“Written under a pseudonym by a currently practicing lawyer, The Boys’ Club tracks one woman’s entry into the male-dominated world of high-stakes law and what happens when her carefully planned life spins out of control.”
—Good Morning America
The Boys’ Club (Harper) by Erica Katz is a compelling legal thriller that, despite its page-turning fun, shines a cautionary light on how sex can be used as power in the world of law.
Alex Vogel, an overachiever with a longtime boyfriend, sets her goals high for success at a big New York City law firm. As a young female lawyer, she is faced with gender-specific challenges to those goals, and soon realizes the importance of upping her social game among men. Running with the big boys, Alex keeps up, shot for shot.
“I shoved the feeling that I was somehow betraying my own sex out of my mind. It was all too easily replaced by the sweetness of inclusion.”
With the absence of work-life balance, a new love interest that threatens Alex’s relationship, and the drive to succeed in a leadership environment run by the men at the firm, we witness an excess of drug and alcohol use, sexual promiscuity and hidden secrets that fall into the disgraceful category of behavior exposed by the #MeToo movement.
When Alex learns something dark about the firm, she finally comes to terms with the gender inequalities that exist. With everything to lose, will she risk her hard-earned success, challenge the complicit culture and speak up? The Boys’ Club is a compelling read that hooks you.
AUTHOR Q & A
Q: The Boys’ Club was a great read, yet for obvious reasons, I found some things disturbing. How much of it is autobiographical?
A: Thank you! I hope you found much of it disturbing! Almost none of it is autobiographical. I think maybe only the hours Alex works in her first year and the general anxiety she felt entering a firm were very much true to my experience, but not much else.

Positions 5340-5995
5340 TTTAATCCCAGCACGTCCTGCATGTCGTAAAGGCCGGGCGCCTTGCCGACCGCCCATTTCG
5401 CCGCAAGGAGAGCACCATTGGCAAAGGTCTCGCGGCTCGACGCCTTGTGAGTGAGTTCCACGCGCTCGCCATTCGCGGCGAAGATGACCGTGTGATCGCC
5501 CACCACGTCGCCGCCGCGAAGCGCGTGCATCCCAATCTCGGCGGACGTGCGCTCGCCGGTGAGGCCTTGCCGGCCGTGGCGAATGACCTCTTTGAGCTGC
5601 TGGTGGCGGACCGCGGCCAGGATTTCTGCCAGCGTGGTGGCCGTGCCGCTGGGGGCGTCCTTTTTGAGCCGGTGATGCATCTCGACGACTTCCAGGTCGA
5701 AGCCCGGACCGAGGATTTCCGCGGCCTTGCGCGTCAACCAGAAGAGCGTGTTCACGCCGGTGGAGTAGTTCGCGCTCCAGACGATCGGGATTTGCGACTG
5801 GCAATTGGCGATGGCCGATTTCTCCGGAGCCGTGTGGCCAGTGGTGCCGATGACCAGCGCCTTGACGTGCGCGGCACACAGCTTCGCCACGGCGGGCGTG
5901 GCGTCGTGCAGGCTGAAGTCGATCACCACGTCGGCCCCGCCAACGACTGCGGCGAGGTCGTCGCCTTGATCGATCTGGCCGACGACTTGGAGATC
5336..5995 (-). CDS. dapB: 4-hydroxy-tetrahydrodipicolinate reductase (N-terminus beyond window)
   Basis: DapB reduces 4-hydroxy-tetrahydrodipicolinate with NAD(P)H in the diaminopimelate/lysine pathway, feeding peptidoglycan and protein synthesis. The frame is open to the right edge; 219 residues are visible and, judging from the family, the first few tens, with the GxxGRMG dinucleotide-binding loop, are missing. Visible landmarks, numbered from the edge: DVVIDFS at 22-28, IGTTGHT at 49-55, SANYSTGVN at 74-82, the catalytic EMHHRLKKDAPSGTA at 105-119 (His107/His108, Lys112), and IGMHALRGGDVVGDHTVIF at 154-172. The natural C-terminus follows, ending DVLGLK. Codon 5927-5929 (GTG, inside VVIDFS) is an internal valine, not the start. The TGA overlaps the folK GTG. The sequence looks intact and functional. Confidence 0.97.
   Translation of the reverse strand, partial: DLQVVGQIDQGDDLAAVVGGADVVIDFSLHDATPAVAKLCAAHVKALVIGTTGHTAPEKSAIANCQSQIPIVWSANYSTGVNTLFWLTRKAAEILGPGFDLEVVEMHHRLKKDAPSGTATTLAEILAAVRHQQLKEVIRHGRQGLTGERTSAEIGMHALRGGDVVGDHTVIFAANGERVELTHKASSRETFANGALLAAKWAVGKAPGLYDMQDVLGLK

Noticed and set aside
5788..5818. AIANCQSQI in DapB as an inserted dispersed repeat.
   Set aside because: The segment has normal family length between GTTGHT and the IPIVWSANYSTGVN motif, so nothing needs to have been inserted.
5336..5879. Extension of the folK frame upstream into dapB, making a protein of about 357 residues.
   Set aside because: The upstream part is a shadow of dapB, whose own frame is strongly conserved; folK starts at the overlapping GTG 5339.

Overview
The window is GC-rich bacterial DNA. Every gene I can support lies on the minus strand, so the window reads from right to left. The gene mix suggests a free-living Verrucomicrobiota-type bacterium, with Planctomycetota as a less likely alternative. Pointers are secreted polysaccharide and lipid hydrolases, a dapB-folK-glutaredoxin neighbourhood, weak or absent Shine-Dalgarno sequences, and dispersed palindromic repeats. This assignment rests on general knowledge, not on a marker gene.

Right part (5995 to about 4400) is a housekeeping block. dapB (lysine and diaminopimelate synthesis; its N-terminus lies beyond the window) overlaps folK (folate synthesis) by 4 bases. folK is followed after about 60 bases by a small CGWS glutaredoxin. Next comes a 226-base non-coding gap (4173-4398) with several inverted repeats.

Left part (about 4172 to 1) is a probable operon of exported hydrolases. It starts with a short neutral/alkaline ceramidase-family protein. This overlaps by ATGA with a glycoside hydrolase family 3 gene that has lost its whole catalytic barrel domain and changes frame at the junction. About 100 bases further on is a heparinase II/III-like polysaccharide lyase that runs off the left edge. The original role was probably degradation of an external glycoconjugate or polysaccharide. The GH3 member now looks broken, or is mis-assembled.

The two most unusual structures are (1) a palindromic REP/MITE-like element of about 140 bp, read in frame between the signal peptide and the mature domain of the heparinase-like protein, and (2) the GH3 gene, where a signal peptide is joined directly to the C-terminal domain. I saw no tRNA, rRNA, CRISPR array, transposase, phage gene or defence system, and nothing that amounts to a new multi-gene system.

Q: Why did you choose to use a pseudonym?
A: I think probably the very reason is because of your first question! My life parallels Alex’s in some major ways and I’m aware that the instinct of readers is to look me up and try to figure out who in the book is who in my life, and what in my life is true to the book. But the book is fiction, and doing so would simply detract from the conversation I was attempting to engender when I wrote.
Fiction is such a beautiful vehicle, in my opinion, because I think it garners a far more honest conversation than do discussions about real people who we are careful not to offend with our criticisms and judgments. I want people to pick apart the characters and where they went wrong. I don’t want people looking into my own life, worrying if they’re offending me and the people in it.
Also, practically, it’s a lot easier to keep my life working in a law firm separate from my work as a writer (for obvious reasons!).
Q: The casual drug use and excessive drinking as a way to release steam after a long day of work became increasingly upsetting and worrisome for me when I thought about how these people have important jobs that impact clients and their wealth and so on. Based on your experiences, is this typical behavior for young attorneys in big law firms?
A: Not based on my experience, no. The use of drinking and drugs in the book was a tool for me to show the physical slip into emotional darkness that Alex was going through. She really loses herself in it as well as the world of BigLaw. But I’m glad it was upsetting and worrisome. Though, I think you need only open a paper to know that even people with the most important jobs can abuse substances. In fact, I’d argue the more “important” (as you say) jobs are the more high-stress jobs, and stress is directly correlated to substance abuse and depression in almost every study done.
Q: Sexual harassment has been brought into the media spotlight since the #MeToo movement began several years ago. In The Boys’ Club, the women don’t always stand up for themselves or support other women; they play along, thinking it will further their careers. Do you think vocal women who choose to stand up for their rights, and the rights of all women, are giving up their professional edge?